It’s become clear that social media sites like Pinterest, Facebook, and Instagram have ushered in visual marketing as a new breakout trend for 2012. Today, businesses have learned that it’s no longer satisfactory to explain their products. If you want real results, you have to show it. The recent proliferation of the visual social media sites has fostered new desires for beautiful photographs and killer design. It really looks like that today “a picture is worth a thousand words.”
How’d we get to this point?
Let’s start back with the blog. “Blogs were one of the earliest forms of social networking where people were writing 1,000 worlds,” according to Dr. William J. Ward, Social Media professor at Syracuse University. With Facebook, posts naturally became shorter. Then came the micro-blogs (like Twitter) and those shortened our updates to 140 characters. Now, according to Dr. Ward “we are even skipping words altogether and moving towards more visual communications with social sharing sites like Pinterest.”
According to Ekaterina Walter’s recent Fast Company article, “This trend toward the visual is influenced by the shifting habits of technology users. As more people engage with social media via smartphones, they’re discovering that taking a picture ‘on the go’…is much less tedious than typing out a status update on a two-inch keyboard.” Additionally, a 2012 ROI Research study found that “when users engage with friends on social media sites, it’s the pictures they took that are enjoyed the most.” According to the study, 44% of respondents are more likely to engage with brands if they post pictures than any other media. It’s become clear that if you want to drive user engagement, then you have be visual.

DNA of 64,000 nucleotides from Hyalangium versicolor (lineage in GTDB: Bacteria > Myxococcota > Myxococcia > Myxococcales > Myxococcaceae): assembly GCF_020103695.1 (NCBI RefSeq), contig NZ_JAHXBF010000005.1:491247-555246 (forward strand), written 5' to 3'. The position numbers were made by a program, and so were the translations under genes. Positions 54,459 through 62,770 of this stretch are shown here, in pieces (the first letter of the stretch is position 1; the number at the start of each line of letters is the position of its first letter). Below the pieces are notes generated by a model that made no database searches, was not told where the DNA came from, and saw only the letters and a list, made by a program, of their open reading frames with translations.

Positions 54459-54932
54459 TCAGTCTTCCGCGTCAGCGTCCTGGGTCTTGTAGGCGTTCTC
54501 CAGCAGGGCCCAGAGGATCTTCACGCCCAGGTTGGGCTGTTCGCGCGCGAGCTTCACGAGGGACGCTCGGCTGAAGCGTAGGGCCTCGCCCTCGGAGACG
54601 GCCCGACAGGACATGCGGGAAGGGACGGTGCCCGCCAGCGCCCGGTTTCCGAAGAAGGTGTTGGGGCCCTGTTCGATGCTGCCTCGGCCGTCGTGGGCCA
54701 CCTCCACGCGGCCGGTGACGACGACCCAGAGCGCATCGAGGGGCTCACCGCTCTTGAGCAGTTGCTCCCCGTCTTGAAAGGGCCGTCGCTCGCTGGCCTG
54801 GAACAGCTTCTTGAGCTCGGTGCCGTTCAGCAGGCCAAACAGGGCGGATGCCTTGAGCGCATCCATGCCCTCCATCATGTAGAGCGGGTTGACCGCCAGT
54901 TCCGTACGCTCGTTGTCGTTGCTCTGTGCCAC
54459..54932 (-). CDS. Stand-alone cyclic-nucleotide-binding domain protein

What does this mean for businesses?
Detavio Samuals, EVP and Director of Client Services at GlobalHue, one of the nation’s top market advertising agencies, explains that today “pictures are a bit like movie trailers for written content.” Pictures today provide a snipped of what an article, brand, site or other piece of content is about, so that you can quickly decide if it’s what you wanted or not. This is so important because people now have access to more information than ever before. As a result, driving user engagement has become more difficult as there are more messages crammed into the same number of hours each day. Which is why having a killer visual is so instrumental, as they can greatly help separate you from the pack.
How can companies take advantage of this?
Well, take a look at designer paper/notebook company, Moleskine – ya, I know a paper company? Could we possibly get any more analogue? Despite what you may think, the company has done some pretty interesting things utilizing the power of visual media. Moleskine’s visual content strategy is focused on user-generated content. They’ve created large-scale projects that users can participate in by posting their own images and videos that’s help in establishing them as “one of the world’s most active, prolific, and creative online communities.”
Don’t’ think that adopting such a strategy is worth it? Take a look at Moleskine’s “What’s In Your Bag” campaign. The idea was that users would take and upload pictures of the contents of their bags to Moleskine’s Facebook page, where they were put into an album. “The project generated thousands of likes and comments as readers looked at the contents of other bags (which included Moleskine notebooks, naturally), and shared photos with their friends.” But visual social media doesn’t just stop there. Search engines are now picking up on this trend and have begun to rank content based on social conversions and sharing, not just websites alone. The recent rise of these platforms shows how important visual content is when communicating online. Walter puts it best by saying, “Brands that can rock visual social media will find themselves market leaders.”